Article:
Happy Groundhog Day! Here’s hoping Punxsutawney Phil doesn’t disappoint us the way Sephora bummed out some of its employees by giving them a “stale” cookie after hitting $10 billion in revenue.
In today’s big story, we’re recapping earnings from three tech giants: Meta, Apple, and Amazon.
But first, Zuck gets a W.
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The big story
Mark Zuckerberg has had quite the week.
On Wednesday, the Meta CEO was forced to publicly apologize to the families of children harmed by the effects of social media during a brutal congressional hearing.
A little over 24 hours later, investors were cheering on his company following a monster earnings report.
Meta reported big increases in revenue (16%), operating income (62%), and profits (69%) in 2023. It also announced plans to issue dividends for the first time and conduct $50 billion in stock buybacks, writes Business Insider’s Sarah Jackson. That helped Meta’s share price surge more than 14% at times during after-hours trading.
Meta also proved incredibly efficient in 2023, just like Zuckerberg promised. It spent $3.5 billion in 2023 getting smaller by closing and consolidating offices and laying people off. The result was a company with much better margins, BI’s Peter Kafka writes.
(To be sure, Meta’s still burning cash in some areas, as Peter points out. It lost $16 billion on the Metaverse in 2023, and Zuckerberg indicated more pain for years to come.)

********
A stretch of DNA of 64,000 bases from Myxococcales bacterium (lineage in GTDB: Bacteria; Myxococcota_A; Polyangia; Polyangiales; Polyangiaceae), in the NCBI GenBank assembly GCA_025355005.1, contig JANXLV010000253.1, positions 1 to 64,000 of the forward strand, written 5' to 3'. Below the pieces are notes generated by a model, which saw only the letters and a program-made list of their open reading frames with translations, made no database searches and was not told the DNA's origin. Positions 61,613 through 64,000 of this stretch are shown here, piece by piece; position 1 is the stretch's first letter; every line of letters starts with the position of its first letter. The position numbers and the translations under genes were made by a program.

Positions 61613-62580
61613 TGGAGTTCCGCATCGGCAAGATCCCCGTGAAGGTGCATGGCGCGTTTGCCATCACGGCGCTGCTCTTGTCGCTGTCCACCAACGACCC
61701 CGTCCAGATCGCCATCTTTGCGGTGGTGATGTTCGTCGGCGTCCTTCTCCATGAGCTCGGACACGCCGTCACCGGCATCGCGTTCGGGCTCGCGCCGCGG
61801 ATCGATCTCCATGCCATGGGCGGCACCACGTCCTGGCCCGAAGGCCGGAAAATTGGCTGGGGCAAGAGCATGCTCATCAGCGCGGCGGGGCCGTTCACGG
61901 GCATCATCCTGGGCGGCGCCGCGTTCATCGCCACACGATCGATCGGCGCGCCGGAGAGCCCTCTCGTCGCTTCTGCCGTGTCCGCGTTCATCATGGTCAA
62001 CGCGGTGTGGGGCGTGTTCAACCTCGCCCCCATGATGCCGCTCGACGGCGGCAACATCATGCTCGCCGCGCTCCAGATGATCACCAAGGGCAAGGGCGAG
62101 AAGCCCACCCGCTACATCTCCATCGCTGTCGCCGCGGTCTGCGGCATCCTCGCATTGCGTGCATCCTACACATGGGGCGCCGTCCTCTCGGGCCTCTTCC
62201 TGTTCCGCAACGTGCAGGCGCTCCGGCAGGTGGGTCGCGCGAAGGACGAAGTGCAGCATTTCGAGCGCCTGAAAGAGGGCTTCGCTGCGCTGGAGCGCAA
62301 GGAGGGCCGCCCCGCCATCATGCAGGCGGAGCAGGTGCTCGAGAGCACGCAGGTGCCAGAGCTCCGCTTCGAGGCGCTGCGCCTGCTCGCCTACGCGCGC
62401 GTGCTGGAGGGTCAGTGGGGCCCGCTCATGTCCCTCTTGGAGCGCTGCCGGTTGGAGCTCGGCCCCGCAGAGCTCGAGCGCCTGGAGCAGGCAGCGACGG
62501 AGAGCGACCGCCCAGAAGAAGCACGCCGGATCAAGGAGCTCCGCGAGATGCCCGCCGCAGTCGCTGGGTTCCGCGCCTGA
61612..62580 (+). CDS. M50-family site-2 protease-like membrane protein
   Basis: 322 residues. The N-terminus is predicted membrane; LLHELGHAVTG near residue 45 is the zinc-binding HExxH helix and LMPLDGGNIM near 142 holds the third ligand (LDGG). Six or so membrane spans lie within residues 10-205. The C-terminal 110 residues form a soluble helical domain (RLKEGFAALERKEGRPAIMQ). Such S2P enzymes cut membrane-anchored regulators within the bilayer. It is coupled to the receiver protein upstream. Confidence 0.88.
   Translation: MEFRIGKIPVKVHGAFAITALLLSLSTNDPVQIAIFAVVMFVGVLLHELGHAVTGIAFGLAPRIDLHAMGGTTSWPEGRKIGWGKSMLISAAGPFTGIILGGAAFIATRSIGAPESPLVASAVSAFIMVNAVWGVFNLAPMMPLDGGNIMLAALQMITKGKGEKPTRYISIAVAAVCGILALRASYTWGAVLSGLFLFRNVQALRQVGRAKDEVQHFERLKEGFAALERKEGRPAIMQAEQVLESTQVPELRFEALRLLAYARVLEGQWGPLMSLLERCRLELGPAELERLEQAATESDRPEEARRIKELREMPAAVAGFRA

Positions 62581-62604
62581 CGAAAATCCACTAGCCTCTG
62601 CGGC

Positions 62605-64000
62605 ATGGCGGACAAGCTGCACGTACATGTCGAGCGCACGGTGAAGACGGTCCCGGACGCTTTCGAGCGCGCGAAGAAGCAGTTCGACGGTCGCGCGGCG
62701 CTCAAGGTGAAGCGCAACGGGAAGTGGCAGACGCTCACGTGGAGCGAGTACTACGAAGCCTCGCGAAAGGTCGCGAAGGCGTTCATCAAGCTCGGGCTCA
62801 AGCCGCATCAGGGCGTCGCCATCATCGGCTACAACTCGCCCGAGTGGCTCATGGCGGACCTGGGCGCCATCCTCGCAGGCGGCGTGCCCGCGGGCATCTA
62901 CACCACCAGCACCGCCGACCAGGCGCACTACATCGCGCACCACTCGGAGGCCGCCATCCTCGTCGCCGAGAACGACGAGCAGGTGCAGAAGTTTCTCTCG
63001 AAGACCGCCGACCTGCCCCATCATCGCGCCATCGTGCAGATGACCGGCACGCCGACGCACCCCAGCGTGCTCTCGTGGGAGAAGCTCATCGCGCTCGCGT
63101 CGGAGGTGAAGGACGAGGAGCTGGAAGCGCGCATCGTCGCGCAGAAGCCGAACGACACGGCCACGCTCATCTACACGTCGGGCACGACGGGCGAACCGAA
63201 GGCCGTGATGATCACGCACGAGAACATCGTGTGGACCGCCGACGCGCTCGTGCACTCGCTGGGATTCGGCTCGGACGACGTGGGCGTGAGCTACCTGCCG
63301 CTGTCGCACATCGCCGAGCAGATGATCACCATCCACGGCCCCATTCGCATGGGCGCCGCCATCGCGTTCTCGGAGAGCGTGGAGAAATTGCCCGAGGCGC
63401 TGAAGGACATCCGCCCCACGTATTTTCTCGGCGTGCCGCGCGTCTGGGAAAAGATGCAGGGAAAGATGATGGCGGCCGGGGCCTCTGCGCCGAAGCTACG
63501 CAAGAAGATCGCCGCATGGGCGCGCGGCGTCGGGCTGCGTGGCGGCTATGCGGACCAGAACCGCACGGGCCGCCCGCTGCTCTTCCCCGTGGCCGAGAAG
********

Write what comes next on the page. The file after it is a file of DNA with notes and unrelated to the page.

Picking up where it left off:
But even investments in the Metaverse, long a sore spot for Wall Street, can’t sour the mood now that Zuckerberg has been able to cut costs, Peter told me.
Following the success of Meta’s “Year of Efficiency,” Zuckerberg said that the company may never go back to large-scale hiring. After such a strong turnaround, Meta will also likely become the blueprint other tech companies try to follow as job cuts spread throughout the industry, including at one of its biggest peers.
Meta shared its big day with two other members of the Magnificent 7: Apple and Amazon.
Apple’s profit and revenue for its fiscal first-quarter earnings beat Wall Street estimates. It also snapped four straight quarters of revenue declines.
But all eyes were on how it fared in China, where the company has faced headwinds in the form of a thriving local rival and continued geopolitical tensions between the US and China.
Wall Street’s worries were warranted. Apple saw a 13% year-over-year decline in China sales, leading to a dip in its share price in after-hours trading.
Things were much rosier over at Amazon. The company crushed its fourth-quarter earnings-per-share estimates, in addition to offering first-quarter guidance for net sales and operating income on the high end of forecasts.
Like Meta, Amazon saw improvements to its bottom line thanks to cost-cutting efforts throughout the year. However, after cutting at least 27,000 jobs since late 2022, Amazon’s CFO declined to say that layoffs were over — and hinted that more cuts might be on the table.
We also got a look at Rufus, Amazon’s new AI chatbot. It’s meant to answer customer questions, make recommendations, and discover new products. Back in October, BI’s Eugene Kim reported Amazon was working on a secret AI-powered plan to change how its customers shopped.